This was originally written in June 2016
In a major foreign policy campaign speech on June 2, 2016, Hillary Clinton stated: “Moscow has taken aggressive military action in Ukraine, right on NATO’s doorstep.” (emphasis added by author).
How did the Ukraine, a country in southeastern Europe, come to find itself on the “doorstep” of the “North Atlantic” Treaty Organization?
NATO, founded in 1949, was falsely represented to the American people and the world as a defensive alliance against a supposed “Soviet threat.” It never was.
Proving the point, after the dissolution of the USSR in 1991, NATO, instead of being disbanded, moved aggressively eastward, despite assurances to Moscow by top officials in the George H.W. Bush administration that it would not do so.
On February 9, 1990, Secretary of State James Baker met with Soviet leader Mikhail Gorbachev in Moscow and told him that if the Soviet leadership accepted a reunited Germany’s membership in NATO, there would be “no extension of NATO’s jurisdiction for forces of NATO one inch to the east.” German foreign minister Hans-Dietrich Genscher repeatedly made similar assurances to Soviet leaders. (Spiegel ONLINE, 11/26/2009)
Since then however, NATO has added 12 countries, all in eastern and central Europe far from the North Atlantic, including four that border Ukraine – Rumania, Hungry, Slovakia and Poland, thus “the doorstep.”
NATO is presently in the process of adding Montenegro. Why would NATO be eager to bring in a small nation of just 650,000 people on the Adriatic Sea with a long history of friendly ties to Russia?
Commenting on NATO’s invitation to Montenegro, Admiral Vladimir Komoyedov, chairman of the Russian Duma’s defense committee, commented: “They are ready to admit even the North Pole to NATO just for the sake of encircling Russia. NATO was and remains an adversary of Russia.” (NY Times, May 19, 2016)
NATO’s eastward march continued during Clinton’s tenure as Secretary of State with the addition of Albania and Slovakia in 2009. The Obama administration took aim at incorporating Georgia and Ukraine, with the State Department taking the lead. Billions of dollars were allocated to support “democratic” forces in both countries.
Clinton herself joined a State Department hosted “Tech Camp” in Lithuania in June 2011, organized to train, advise and assist “pro-democracy” activists in the Ukraine, Belarus, Russia and other former Soviet republics.
Ukraine shares a long border and deep economic ties with Russia. Bringing Ukraine into both the European Union and NATO has been a major project of the State Department under both Clinton and her successor, John Kerry. Ukrainian membership in NATO would mean that U.S. nuclear missiles could be based on Russia’s borders, just minutes away from Moscow and other major Russian cities.
In late 2013, elected Ukrainian President Viktor Yanukovych announced the acceptance of a $15 billion assistance package from Russia. Ukraine was in the midst of a severe and deepening economic crisis. That set off a series of protests by pro-Western and outright fascist forces inside Ukraine, demanding that Yanukovych, who had sought a balanced relationship with Russia, the European Union and the U.S., must resign.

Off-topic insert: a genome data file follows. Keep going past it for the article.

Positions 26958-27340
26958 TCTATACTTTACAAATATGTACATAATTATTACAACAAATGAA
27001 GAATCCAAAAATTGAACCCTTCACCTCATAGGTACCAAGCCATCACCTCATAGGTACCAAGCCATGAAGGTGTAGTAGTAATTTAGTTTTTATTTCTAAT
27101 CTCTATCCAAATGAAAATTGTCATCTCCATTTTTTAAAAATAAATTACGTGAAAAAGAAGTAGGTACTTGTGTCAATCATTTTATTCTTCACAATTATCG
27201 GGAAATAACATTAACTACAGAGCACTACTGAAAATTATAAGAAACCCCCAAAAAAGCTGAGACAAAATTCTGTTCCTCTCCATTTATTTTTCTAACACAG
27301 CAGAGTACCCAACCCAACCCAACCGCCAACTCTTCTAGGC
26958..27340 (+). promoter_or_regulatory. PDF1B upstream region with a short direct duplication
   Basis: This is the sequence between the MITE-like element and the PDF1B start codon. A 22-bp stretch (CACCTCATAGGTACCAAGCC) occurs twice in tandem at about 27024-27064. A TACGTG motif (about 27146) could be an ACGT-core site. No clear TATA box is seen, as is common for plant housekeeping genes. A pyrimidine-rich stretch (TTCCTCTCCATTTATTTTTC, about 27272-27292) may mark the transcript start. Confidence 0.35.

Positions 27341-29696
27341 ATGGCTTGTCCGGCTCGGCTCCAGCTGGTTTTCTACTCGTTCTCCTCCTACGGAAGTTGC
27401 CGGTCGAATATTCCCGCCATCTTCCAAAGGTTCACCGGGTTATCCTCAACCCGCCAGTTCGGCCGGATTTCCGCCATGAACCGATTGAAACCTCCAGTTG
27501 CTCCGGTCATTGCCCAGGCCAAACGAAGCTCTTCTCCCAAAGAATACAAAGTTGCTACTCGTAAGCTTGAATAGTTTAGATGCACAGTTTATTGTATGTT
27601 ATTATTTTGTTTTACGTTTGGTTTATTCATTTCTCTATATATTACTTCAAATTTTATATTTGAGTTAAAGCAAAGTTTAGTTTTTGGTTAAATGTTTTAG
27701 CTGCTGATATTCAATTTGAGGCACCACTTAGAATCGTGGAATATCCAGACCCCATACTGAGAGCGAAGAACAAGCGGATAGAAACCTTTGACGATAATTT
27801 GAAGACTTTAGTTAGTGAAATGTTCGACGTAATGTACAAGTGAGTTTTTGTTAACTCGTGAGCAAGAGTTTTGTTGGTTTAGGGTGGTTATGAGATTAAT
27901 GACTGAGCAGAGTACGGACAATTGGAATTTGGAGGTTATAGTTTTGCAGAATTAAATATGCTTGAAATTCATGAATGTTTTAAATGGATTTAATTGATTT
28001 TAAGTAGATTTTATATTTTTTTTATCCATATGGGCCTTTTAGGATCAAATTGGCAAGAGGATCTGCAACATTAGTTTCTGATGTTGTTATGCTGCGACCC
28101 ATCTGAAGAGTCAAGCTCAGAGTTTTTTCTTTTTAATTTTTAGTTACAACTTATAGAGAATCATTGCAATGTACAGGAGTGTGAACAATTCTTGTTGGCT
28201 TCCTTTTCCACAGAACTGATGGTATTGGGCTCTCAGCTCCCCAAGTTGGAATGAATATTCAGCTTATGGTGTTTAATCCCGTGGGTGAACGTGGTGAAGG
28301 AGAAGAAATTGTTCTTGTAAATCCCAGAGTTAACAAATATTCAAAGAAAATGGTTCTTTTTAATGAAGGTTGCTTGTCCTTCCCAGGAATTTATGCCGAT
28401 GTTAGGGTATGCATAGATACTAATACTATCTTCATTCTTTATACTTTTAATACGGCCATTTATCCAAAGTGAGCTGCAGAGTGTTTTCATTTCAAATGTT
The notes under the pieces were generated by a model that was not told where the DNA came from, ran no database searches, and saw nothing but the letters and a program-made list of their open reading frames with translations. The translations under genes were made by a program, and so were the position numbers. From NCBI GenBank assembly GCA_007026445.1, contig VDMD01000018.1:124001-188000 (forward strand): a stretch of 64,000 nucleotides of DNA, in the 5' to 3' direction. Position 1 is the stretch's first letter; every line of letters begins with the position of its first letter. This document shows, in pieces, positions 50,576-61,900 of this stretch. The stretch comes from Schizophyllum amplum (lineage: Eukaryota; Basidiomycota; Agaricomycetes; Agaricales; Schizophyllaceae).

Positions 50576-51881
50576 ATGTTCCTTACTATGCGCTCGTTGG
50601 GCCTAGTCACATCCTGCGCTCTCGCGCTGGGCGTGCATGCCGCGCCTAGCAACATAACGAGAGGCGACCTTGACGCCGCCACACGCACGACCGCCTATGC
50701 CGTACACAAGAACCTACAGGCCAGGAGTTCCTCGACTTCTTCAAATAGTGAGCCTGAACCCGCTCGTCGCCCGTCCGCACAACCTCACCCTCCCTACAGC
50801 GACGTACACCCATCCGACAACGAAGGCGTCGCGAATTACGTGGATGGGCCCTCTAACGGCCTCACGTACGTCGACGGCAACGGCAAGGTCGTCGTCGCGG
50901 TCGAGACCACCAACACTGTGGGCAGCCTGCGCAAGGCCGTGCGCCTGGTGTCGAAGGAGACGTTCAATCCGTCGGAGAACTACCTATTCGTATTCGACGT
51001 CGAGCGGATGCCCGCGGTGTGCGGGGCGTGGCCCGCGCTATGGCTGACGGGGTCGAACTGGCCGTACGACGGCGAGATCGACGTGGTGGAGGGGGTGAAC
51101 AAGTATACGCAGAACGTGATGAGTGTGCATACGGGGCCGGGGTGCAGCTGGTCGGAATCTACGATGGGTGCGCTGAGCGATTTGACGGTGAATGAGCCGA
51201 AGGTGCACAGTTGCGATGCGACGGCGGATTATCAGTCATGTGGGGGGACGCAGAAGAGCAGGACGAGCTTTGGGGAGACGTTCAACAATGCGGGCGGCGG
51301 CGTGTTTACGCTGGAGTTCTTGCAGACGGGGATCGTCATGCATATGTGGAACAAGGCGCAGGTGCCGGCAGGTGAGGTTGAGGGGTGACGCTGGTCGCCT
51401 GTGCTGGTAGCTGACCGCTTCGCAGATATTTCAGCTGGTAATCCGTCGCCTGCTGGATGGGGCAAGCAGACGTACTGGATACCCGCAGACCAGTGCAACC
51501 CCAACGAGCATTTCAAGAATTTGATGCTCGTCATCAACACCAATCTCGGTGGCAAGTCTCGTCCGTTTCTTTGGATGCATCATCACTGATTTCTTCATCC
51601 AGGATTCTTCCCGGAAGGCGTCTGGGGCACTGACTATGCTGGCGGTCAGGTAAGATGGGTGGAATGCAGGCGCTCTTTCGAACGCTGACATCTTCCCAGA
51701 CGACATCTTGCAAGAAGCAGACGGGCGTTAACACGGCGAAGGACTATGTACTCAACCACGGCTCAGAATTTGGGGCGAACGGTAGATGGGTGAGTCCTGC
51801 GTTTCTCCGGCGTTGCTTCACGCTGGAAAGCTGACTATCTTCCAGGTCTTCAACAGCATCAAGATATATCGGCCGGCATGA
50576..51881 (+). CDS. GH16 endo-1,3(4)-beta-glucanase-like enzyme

While Clinton was no longer in office, her prodigy and spokesperson, Victoria Nuland, now elevated to the position of Assistant Secretary of State for European and Eurasian Affairs by President Obama, played a key role in the protests, which she personally joined, famously distributing cookies to participants and urging them on.
In a widely publicized incident, a Nuland phone call was caught on tape in Kiev, in which she shouted at one point, “F— the EU,” as the European Union was not taking in her view a sufficiently hard line. In the same taped call with another U.S. official she insisted that “Yats” (Arsiniy Yatsenyuk) must become the new leader after the goal of regime change was accomplished.
On February 21, 2016, an agreement to end the crisis was reached under the aegis of the French, German and Polish governments, but the following day armed fascist forces from the Svoboda party and the Right Sector led a coup that forced Yanukovych into exile.
He was immediately replaced by Yatsenyuk as interim leader.
But Washington’s euphoria over the prospect of incorporating such a strategically key country into its anti-Russia military alliance turned out to be short-lived. The Russian government refused to go along.
Russian troops were sent into Crimea, the home base of the Russian Black Sea Fleet. A referendum was held on Crimea rejoining Russia, which was overwhelmingly approved by over 95% of the votes. For hundreds of years Crimea had been part of Russia, and only in 1954 transferred to Ukraine. But at that time, Russia and Ukraine were both republics within one state, the Soviet Union.
If Crimea had remained a part of Ukraine and Ukraine had become a part of NATO, the U.S. would have insisted on the expulsion of Russian naval forces and the conversion of Crimea into a NATO base. There was no way that an independent and sovereign government in Moscow could have accepted such an outcome.
Clinton’s repeated outcries in her memoir about “Russia’s illegal invasion of Crimea,” and “Russia’s illegal annexation,” emphasize how stung she and other U.S. leaders were about being stymied, especially after seeming to be on the brink of triumph.
The Ukraine intervention turned out to be, like so many of the others that Clinton and her fellow neo-cons have initiated or supported in recent years, a classic case of imperial overreach.